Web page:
I got paid with stacks of quarters!

Scene: Outlying provinces off Cebu, Philippines more than 15 years ago. I was on tour with a pair of ballet dancers, a classical pianist and a local singer named Phrolo. It was a Government Outreach Tour whose noble mission is to bring arts into far-flung provinces. About 4 stops in one day were scheduled – all in public elementary schools, which meant kids!

We started performing at 7:00 AM (7:00 AM!!!) right after the flag ceremony, a daily morning ritual in Philippine public schools. My guitar playing was the main act so I always had to start the program with the other performers playing in between. Playing very early in the morning turned out to have a lasting lesson bec. I realized if I can play J.S. Bach at 7:00 AM, anything else is a breeze. This thought always gave me confidence bec., trust me, you couldn’t create a more adverse situation for me to play in.

What the organizers didn’t tell us was that they were charging the kids 25 cents, which was fine. It was really like charging them nothing. But what we didn’t know was that those very quarters were our payments too. And we’re talking about hundreds of kids per school, these were big, I mean BIG schools.

So, we collected our payments after the first stop in the form of about a dozen bags of quarters. It was already pretty hefty but we didn’t care, it was manageable. But we slowly realized after each stop the ridiculousness of our situation. After the 2nd stop, we were hauling quarters, the 3rd we thought we needed wheelbarrows. By the end of the day, I couldn’t lift my guitar case, quarters were coming out of it. We jingled all the way to the jeepney that took us back to our motel.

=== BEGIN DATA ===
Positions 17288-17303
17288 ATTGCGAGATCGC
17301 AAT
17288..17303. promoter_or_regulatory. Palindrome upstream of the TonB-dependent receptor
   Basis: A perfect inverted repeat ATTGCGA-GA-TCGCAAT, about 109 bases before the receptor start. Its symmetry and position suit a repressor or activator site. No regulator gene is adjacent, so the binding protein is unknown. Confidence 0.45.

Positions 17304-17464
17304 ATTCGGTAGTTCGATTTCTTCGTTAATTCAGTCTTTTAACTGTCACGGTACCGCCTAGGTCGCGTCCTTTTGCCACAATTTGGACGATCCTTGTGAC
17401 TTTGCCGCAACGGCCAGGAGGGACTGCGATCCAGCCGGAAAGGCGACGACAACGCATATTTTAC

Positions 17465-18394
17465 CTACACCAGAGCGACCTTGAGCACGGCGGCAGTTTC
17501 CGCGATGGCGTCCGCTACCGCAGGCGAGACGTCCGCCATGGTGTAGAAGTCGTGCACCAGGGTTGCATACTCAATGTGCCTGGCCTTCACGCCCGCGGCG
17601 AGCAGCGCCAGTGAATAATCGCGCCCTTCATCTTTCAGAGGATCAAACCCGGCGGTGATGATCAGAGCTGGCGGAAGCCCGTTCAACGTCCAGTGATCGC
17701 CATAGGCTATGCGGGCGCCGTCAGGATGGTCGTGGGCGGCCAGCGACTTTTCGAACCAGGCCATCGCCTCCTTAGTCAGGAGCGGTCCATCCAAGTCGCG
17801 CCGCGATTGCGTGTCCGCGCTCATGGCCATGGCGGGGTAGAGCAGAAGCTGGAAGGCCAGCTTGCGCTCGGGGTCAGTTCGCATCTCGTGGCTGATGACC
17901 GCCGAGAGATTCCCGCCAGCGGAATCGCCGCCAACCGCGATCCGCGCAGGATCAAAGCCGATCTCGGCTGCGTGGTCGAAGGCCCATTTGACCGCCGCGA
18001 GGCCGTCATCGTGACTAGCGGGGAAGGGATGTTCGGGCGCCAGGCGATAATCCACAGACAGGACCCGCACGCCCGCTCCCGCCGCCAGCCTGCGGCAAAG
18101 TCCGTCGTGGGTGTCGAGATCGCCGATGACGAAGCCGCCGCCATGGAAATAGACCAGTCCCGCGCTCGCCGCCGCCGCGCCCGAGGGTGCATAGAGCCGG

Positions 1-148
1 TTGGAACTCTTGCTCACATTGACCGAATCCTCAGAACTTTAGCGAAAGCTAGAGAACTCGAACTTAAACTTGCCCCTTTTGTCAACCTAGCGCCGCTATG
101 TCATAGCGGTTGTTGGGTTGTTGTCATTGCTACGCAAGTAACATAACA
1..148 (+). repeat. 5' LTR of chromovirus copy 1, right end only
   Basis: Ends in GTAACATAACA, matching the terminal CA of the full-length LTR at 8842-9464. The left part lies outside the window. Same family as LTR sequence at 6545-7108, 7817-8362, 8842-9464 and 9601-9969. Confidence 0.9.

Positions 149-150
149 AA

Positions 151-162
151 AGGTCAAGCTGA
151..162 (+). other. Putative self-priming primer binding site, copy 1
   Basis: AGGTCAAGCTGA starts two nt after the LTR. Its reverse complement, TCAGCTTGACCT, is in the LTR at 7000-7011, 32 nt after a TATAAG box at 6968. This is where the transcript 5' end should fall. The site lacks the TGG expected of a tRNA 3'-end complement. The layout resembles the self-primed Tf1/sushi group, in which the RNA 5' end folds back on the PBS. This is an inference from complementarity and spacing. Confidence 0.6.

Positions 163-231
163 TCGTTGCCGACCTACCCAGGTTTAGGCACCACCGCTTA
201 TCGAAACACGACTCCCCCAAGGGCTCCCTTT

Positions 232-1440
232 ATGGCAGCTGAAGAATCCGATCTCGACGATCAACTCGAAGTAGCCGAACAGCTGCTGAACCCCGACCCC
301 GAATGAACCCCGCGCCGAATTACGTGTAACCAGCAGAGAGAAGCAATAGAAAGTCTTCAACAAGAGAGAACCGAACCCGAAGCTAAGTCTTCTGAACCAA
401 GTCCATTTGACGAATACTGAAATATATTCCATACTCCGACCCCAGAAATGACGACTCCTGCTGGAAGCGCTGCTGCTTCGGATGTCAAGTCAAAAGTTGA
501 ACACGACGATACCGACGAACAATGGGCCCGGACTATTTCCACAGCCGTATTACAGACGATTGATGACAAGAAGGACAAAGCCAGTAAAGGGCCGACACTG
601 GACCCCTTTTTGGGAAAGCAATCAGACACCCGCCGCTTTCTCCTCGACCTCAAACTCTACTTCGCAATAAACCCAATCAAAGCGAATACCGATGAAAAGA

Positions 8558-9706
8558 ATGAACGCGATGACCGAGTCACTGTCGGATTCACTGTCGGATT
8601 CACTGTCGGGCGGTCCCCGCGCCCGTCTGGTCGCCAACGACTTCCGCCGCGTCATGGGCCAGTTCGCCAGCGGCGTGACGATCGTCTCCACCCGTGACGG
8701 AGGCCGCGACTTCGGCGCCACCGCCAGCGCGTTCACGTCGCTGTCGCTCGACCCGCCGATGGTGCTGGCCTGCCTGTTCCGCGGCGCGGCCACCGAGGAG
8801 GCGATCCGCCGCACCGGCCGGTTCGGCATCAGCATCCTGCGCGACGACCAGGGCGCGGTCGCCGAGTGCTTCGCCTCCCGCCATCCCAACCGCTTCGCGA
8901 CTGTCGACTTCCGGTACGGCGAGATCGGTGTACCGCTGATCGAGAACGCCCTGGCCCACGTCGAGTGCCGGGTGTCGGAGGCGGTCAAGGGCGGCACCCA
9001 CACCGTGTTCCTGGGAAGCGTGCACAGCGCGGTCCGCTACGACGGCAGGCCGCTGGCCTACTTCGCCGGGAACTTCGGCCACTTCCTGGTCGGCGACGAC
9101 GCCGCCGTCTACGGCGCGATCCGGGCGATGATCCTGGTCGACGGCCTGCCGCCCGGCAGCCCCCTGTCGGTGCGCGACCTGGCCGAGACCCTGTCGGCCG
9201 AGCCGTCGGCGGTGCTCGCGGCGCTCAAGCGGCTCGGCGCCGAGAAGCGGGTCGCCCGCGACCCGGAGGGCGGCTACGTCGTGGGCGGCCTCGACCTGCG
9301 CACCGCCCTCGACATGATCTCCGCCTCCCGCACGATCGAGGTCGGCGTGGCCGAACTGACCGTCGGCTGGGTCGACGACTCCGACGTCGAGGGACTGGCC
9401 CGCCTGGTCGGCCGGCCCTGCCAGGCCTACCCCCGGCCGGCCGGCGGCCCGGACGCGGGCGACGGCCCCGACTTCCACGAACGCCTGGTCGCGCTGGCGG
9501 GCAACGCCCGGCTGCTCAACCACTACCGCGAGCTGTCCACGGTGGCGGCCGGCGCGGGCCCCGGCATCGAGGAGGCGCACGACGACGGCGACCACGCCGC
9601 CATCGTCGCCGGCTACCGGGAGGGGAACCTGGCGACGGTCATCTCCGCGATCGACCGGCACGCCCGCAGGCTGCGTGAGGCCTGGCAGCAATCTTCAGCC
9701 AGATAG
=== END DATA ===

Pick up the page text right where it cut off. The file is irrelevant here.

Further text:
The next problem was counting them. Since I was the main act I got the highest percentage of the quarters. I think it was the only instance in my life when I wished I got paid less. But we were all such good sports we even played this silly game of distracting each other in the middle of counting, causing us to recount and throw coins at each other.

All in all, I think I played well that day. I can tell bec. they clapped whenever I played a difficult passage. Strange yes, and I did feel a bit like a circus performer but at least now they know there is such a thing as classical guitar. I like to think that the Outreach Tour made some impression to some of these kids.

To this day, whenever I do laundry and get upset about missing a few quarters, I think back to that day … and get upset no more.

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2 Comments

  1. cristina says:

    That was such funny story!

    But would you do it again?

  2. rivergili says:

    oh! just imagine those quarters came straight from their piggy banks or bamboo shoots ^^
    lucky kids to have seen you played.

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